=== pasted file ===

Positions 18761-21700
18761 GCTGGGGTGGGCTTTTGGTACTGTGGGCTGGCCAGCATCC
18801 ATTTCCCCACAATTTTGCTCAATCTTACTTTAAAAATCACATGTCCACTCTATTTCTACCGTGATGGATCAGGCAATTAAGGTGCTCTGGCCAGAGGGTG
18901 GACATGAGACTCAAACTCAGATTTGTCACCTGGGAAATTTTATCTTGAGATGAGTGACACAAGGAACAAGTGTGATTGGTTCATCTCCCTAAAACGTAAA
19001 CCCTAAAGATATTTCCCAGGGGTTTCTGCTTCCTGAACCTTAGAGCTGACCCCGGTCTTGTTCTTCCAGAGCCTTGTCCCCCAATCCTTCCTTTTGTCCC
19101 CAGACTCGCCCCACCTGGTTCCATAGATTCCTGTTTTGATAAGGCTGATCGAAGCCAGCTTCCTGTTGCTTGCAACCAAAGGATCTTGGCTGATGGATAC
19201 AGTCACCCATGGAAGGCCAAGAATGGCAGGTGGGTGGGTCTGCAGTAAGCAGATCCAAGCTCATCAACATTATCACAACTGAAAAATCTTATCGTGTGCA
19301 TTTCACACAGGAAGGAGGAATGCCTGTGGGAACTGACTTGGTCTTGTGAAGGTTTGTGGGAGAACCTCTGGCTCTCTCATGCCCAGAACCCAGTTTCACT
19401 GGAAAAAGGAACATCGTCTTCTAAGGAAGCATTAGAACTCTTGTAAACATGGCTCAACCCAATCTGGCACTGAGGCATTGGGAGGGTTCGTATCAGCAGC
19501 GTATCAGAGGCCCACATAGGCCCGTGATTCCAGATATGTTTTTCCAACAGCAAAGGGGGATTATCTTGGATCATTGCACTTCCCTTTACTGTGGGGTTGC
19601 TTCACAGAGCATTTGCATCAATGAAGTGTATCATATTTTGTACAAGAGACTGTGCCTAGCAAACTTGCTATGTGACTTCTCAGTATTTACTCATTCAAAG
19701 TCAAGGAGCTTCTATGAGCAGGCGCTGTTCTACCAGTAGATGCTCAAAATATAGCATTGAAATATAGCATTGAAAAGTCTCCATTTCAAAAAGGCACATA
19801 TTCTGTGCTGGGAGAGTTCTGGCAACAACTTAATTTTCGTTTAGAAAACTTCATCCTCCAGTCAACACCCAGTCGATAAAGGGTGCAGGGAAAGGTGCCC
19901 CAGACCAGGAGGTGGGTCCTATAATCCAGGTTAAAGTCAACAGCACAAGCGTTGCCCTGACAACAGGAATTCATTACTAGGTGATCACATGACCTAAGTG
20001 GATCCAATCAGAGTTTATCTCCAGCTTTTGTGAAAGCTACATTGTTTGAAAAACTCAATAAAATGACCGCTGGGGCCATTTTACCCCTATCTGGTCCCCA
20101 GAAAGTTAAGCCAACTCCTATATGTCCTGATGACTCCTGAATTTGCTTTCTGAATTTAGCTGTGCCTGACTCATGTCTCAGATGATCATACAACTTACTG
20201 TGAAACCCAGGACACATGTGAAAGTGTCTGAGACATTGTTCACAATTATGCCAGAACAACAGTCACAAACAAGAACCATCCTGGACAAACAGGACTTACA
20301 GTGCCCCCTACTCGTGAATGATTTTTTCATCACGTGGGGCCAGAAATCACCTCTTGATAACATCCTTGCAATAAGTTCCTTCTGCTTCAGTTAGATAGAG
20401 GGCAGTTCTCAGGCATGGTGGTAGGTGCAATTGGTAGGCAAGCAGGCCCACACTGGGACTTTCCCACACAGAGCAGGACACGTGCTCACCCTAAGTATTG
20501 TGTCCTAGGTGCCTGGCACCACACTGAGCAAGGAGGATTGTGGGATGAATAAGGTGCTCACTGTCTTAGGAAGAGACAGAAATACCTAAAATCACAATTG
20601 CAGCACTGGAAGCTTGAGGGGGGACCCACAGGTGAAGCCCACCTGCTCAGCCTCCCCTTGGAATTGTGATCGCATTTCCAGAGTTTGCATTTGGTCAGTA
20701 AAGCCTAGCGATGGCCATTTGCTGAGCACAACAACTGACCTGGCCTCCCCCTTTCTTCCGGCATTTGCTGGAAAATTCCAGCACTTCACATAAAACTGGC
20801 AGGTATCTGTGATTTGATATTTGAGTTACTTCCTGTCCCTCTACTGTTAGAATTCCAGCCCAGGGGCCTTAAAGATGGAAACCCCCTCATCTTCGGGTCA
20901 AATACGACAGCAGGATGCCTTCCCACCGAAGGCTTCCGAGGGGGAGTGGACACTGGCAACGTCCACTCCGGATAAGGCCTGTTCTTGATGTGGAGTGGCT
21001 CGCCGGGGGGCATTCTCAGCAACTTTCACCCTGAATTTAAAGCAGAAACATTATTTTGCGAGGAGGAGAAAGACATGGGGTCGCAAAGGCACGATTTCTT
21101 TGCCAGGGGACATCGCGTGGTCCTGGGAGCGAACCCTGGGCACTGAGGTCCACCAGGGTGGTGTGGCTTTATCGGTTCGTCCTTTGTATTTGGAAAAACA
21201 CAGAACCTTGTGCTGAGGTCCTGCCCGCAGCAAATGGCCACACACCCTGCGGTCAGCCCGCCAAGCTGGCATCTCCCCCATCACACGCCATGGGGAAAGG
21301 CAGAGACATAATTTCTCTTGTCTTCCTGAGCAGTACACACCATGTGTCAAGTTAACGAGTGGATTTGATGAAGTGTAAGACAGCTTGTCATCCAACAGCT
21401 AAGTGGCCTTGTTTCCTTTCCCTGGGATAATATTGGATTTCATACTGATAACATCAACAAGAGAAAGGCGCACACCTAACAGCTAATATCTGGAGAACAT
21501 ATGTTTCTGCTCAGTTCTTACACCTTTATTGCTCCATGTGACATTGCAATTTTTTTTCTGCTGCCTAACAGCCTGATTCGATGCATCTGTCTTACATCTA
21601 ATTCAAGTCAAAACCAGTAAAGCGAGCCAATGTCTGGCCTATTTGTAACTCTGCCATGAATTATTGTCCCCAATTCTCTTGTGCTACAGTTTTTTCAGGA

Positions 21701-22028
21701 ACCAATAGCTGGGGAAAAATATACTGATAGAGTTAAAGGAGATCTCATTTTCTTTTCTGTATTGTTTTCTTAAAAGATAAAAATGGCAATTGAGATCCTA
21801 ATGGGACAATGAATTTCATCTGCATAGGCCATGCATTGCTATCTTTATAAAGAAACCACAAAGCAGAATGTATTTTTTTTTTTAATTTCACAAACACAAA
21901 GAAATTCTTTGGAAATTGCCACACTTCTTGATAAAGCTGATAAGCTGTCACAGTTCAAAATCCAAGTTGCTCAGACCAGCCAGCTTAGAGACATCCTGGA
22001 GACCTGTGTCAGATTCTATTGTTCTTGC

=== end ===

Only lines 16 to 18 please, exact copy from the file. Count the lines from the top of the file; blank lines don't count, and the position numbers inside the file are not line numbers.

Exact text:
20101 GAAAGTTAAGCCAACTCCTATATGTCCTGATGACTCCTGAATTTGCTTTCTGAATTTAGCTGTGCCTGACTCATGTCTCAGATGATCATACAACTTACTG
20201 TGAAACCCAGGACACATGTGAAAGTGTCTGAGACATTGTTCACAATTATGCCAGAACAACAGTCACAAACAAGAACCATCCTGGACAAACAGGACTTACA
20301 GTGCCCCCTACTCGTGAATGATTTTTTCATCACGTGGGGCCAGAAATCACCTCTTGATAACATCCTTGCAATAAGTTCCTTCTGCTTCAGTTAGATAGAG